If several decades on the internet has taught me anything, it’s that nothing is sacred. Anything and anyone can be made into a meme, including the logo for the upcoming Osaka-Kansai Expo 2025. Unveiled yesterday, it didn’t take long before commenters, internet users, and fan artists alike jumped on the trend and started taking the mick. The results have to be seen to be believed.
The final design for the Osaka-Kansai Expo 2025 logo was decided upon following a month-long process, involving gathering hundreds of ideas from different artists on the theme of “the light of life.” The final design was taken by a panel of experts and artists alike, including renowned architect Tadao Ando and JoJo’s Bizarre Adventure creator Hirohiko Araki. Nevertheless, it didn’t take long for the internet to pounce.
Immediately following the logo’s reveal, the words “いのちの輝き (the light of life)” and “大阪万博のロゴ (Osaka Expo logo)” started trending on Twitter. Comments ranging from genuine criticism to mild amusement kept it up there for a while, before the fan art started to roll in.
万博ロゴマーク 完全にSCP-066じゃん！！！！！！ pic.twitter.com/CwVKBgadft
— メテフィラ (@moving321) August 25, 2020
Perhaps the widest-drawn comparison between the Osaka-Kansai Expo 2025 logo and a pop culture property was that of SCP-066, the amorphous mass of braided yarn that appears in the collaborative fiction project. Obviously, that is terrifying, so it is perhaps no surprise that one Twitter user by the name of LOVEMATSU took it upon themselves to make a horror film about it.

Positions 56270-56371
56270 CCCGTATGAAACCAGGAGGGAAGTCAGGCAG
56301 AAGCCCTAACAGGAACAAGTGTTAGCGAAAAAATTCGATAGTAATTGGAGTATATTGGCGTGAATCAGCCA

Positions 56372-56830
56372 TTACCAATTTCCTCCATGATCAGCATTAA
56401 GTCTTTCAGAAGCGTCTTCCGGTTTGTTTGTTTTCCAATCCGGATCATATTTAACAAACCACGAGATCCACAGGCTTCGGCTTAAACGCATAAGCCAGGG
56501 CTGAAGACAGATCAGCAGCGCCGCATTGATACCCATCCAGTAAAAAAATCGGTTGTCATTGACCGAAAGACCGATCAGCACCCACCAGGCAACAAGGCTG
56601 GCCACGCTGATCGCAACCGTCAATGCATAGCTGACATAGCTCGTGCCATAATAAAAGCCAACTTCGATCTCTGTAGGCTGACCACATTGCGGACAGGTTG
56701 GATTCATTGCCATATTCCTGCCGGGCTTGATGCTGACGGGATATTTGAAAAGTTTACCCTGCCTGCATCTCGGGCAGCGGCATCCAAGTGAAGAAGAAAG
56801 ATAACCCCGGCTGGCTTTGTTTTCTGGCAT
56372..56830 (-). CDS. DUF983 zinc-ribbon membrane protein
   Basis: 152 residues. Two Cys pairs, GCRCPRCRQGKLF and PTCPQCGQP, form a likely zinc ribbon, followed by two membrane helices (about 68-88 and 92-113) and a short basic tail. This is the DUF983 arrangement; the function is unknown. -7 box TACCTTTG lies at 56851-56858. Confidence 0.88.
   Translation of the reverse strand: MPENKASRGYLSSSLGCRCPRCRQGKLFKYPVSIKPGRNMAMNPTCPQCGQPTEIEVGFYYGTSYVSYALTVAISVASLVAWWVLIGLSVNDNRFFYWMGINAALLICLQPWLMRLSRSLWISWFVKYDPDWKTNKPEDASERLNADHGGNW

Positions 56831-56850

Probably my favorite gag involving the Osaka-Kansai Expo 2025 logo was, however, its incorporation into the Made in Abyss universe. Looking at it carefully, it really does look like a design something Akihito Tsukushi might come up with for his ongoing manga. No surprises, then, that it fits right in next to Mitty from the series:
— 🌱🌸💐🌼🌵🐾けもの🐾🌵🌼💐🌸🌱 (@kemono_kemo) August 25, 2020
Other comparisons drawn by Zirishia include an enemy from R-TYPE, a monster from Saya no Uta, and a Demon God from Fate/Grand Order. Even so, the logo was praised in the committee’s report for its “unique design” and “connections” to the original 1970 logo. No doubt the organizers for the Osaka-Kansai Expo 2025 are looking at the reception to the logo with furrowed brows, but they would do well to remember this: there is no such thing as bad publicity.
The Osaka-Kansai Expo will take place in 2025 in Yumeshima.